About the UBC OER Champions

UBC Vancouver Alma Mater Society, the VP Academic and Provost, CTLT, and the UBC Library would like to congratulate the faculty and staff for their nominations as UBC Open Education Resource Champions. An open education champion is an individual who has made a significant contribution to the use of open educational resources (OER) at UBC Vancouver. 

OER are defined as teaching, learning, and research resources that are free of cost and access barriers, and also carry legal permission for open use. OER include textbooks, full courses, course materials, modules, streaming videos, tests, software, and any other tools, materials, or techniques used to support access to knowledge. They reduce student costs for learning materials and enable instructors to modify, edit, or adapt high quality resources to fit their individual teaching goals in order to provide meaningful, contextualised materials for their students. 

The Alma Mater Society (AMS) has been advocating for OER implementation at UBC for years, because of how much it benefits students, which is why we would like to recognize the hard work of those who work in OER at this upcoming event. In the past academic year the average UBC student at spent $1253 on textbooks and other course materials over the school year. This substantial amount, combined with other financial burdens students carry, means that students are forced to sacrifice important aspects of their academic experience to remain at UBC.Seventy percent of students reported going without a textbook or other course resource at least once due to cost. A further thirty one percent of graduate and twenty percent of undergraduate percent of students report that they may have to abandon their studies at UBC due to financial reasons. While “open” is the goal of OER, this does not mean the same thing as “free;” instructor time and efforts are significant costs that go into the development and adoption of OER.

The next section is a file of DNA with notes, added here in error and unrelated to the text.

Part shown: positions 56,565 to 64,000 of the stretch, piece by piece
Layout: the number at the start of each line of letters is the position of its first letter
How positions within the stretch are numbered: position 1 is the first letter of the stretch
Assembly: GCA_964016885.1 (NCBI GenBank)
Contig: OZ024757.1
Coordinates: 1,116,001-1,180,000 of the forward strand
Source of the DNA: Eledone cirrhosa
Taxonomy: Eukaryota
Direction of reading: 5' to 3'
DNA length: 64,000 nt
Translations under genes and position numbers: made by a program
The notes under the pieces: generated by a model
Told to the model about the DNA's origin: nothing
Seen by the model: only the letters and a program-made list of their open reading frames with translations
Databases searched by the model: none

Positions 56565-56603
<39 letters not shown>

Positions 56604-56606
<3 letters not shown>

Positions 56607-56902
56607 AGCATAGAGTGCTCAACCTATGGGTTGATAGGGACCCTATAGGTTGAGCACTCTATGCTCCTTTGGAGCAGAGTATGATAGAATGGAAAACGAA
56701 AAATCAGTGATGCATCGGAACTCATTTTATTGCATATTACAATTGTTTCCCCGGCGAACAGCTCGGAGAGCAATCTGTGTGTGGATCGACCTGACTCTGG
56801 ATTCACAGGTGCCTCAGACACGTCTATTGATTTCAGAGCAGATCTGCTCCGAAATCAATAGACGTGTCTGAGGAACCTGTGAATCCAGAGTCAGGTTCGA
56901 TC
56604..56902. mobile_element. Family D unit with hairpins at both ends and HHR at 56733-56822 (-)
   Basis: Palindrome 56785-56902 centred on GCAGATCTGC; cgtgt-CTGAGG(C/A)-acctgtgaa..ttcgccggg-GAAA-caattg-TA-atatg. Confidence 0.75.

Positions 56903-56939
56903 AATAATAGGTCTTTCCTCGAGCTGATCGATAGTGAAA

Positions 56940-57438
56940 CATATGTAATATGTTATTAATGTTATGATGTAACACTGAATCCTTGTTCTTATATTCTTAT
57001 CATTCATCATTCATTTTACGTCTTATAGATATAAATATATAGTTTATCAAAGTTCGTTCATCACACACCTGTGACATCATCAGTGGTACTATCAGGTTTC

The members of the UBC Community we wish to honour at this event are true champions of equitable access to education. They not only understand, but dedicate themselves to ensuring that socio-economic standing doesn’t act as a barrier for students being able to access course materials. Each (often unpaid) hour these champions devote towards OER leads to fewer students having to make the choice between accessing course materials and other financial burdens, like buying food or paying for housing.